Master Chef Heats Up Reality TV
Whitney Miller, a 22-year-old college student from Mississippi, was named the winner of the first season of MasterChef on Wednesday night. She won by preparing three dishes in a timed cook-off against fellow contestant David Miller. Her meal was deemed superior by the show’s hosts, a trio of restaurant industry heavyweights led by the ubiquitous chef Gordon Ramsay.
The show’s first season was typical summer reality fare—eliminations, overly dramatic music, unrealistic edits, cliffhangers at every commercial break and crying contestants. The producers hit every high note of the reality genre and they hit them with force. During the auditions alone, it seemed as if every other person cried and once the field was set at 14, the inspirational Faruq Jenkins cried often as he clung to his place in the competition.
Perhaps that’s just how intimidating Gordon Ramsay is. Or perhaps the emotions on MasterChef stem from a sort of authenticity. The contestants were average people chasing real goals. You can put any girl in an evening gown and stand her in front of a plate of roses, but not everyone can cook well, much less with the kind of skill found in our finest restaurants. So maybe the tears were a result of true passion. No matter how cliched or cheesy MasterChef was from a production standpoint, the show could not contrive the passion of the contestants.
The main misstep in the finale was the overuse of reality show cliches. The cliffhangers were annoying and the music seemed more apt for a Bourne Identity climax than a cooking show. But the editing hurt most of all. In the semifinal match up, in which Whitney faced Lee Knaz, Knaz appeared to have the better dishes. The same was true in the final round, in which David’s courses looked more sophisticated, more daring and showed a more refined view of food. The choppy editing however, which was likely used to create suspense where there was none, had the effect of obscuring what is surely Whitney’s immense talent.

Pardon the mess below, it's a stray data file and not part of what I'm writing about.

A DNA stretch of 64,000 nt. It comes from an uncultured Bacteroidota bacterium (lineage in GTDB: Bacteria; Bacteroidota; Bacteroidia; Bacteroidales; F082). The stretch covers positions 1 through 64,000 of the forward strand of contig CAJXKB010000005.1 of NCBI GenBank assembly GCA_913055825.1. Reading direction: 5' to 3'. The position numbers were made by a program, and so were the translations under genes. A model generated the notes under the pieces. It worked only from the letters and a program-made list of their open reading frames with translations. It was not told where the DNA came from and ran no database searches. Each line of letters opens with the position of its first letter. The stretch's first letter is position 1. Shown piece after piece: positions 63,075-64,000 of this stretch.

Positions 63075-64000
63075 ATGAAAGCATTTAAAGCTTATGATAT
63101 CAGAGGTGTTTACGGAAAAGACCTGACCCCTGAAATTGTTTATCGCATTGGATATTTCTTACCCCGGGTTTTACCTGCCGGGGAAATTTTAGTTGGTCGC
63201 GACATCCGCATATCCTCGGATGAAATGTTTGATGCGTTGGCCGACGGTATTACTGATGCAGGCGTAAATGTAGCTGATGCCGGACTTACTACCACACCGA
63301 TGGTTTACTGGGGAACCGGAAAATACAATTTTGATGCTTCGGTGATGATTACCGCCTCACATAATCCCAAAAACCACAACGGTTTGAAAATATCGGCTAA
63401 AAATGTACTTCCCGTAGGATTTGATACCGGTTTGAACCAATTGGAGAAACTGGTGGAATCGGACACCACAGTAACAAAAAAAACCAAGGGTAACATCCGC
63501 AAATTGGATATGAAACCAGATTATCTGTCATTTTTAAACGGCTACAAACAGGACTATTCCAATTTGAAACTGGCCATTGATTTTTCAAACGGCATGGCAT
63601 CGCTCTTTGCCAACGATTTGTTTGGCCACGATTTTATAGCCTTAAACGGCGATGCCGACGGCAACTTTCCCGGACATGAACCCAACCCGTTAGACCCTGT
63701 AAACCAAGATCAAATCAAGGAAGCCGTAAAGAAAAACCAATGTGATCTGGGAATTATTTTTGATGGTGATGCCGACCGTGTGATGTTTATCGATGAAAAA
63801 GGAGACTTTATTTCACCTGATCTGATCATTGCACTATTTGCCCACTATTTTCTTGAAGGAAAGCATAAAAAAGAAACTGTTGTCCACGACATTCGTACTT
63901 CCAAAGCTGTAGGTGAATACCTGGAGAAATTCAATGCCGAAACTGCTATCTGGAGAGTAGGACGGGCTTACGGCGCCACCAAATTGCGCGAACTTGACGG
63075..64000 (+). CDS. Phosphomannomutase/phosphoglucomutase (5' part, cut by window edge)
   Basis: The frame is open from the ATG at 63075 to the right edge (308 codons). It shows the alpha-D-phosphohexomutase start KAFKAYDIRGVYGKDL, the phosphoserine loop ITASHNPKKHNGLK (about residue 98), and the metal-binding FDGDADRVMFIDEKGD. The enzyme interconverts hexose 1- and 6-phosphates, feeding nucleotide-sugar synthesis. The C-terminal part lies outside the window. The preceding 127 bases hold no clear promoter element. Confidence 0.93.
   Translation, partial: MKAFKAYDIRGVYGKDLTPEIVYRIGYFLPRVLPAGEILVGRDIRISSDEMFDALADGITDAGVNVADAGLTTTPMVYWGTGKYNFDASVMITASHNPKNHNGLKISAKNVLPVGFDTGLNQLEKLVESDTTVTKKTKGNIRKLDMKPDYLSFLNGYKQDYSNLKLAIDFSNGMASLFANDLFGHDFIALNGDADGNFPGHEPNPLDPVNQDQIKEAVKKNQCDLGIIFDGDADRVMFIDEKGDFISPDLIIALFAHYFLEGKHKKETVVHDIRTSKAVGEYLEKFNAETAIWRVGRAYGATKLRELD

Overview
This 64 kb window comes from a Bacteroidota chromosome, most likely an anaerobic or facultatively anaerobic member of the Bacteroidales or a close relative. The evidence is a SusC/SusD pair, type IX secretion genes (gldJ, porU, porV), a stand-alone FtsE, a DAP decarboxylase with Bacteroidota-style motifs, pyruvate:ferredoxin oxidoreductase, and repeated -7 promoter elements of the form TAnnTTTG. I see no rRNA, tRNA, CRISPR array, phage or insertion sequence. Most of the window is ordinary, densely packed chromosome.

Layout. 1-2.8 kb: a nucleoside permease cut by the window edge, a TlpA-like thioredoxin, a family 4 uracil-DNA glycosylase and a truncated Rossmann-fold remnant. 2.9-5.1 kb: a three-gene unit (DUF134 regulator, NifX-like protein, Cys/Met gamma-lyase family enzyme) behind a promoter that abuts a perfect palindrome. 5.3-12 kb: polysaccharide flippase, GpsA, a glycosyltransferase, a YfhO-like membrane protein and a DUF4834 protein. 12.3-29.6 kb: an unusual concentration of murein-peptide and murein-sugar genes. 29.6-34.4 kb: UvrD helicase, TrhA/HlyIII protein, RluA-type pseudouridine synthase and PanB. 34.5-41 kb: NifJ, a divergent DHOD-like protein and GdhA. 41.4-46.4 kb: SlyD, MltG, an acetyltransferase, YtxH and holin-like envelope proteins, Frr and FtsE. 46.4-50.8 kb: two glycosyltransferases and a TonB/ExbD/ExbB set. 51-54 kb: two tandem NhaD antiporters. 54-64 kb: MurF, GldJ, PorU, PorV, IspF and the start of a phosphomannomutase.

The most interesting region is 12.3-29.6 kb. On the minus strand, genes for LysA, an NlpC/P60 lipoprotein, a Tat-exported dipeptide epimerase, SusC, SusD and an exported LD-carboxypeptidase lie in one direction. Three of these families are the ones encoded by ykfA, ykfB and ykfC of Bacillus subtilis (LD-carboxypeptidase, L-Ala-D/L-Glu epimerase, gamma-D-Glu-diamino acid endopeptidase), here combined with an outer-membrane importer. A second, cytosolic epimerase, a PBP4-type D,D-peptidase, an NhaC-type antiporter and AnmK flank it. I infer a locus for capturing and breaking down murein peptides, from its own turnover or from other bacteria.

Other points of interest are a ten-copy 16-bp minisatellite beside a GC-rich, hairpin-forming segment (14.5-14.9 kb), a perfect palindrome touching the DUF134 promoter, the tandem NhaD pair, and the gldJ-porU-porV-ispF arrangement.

As Ramsay perhaps a little too elatedly named Whitney the winner, it looked as though the judges couldn’t resist the young, pretty girl. When Ramsay popped the cork on a bottle of champagne as confetti fell, he incorrectly remarked that Whitney was too young to have some. That the judges were all older men just made the anti-climactic finale celebration seem creepy.
But not even the production could hurt the overall effect of the show. The best and most understated aspect of each episode was the judges’ comments. Without intending to, MasterChef became an educational show. Viewers were exposed to ideas about what makes food work and about how a chef should view his or her materials. It was an inspiration, not a spectacle, and one would be hard pressed to feel anything but admiration for Whitney Miller, who showed incredible poise for her age. She, and every contestant on the show, will have a bright future in food.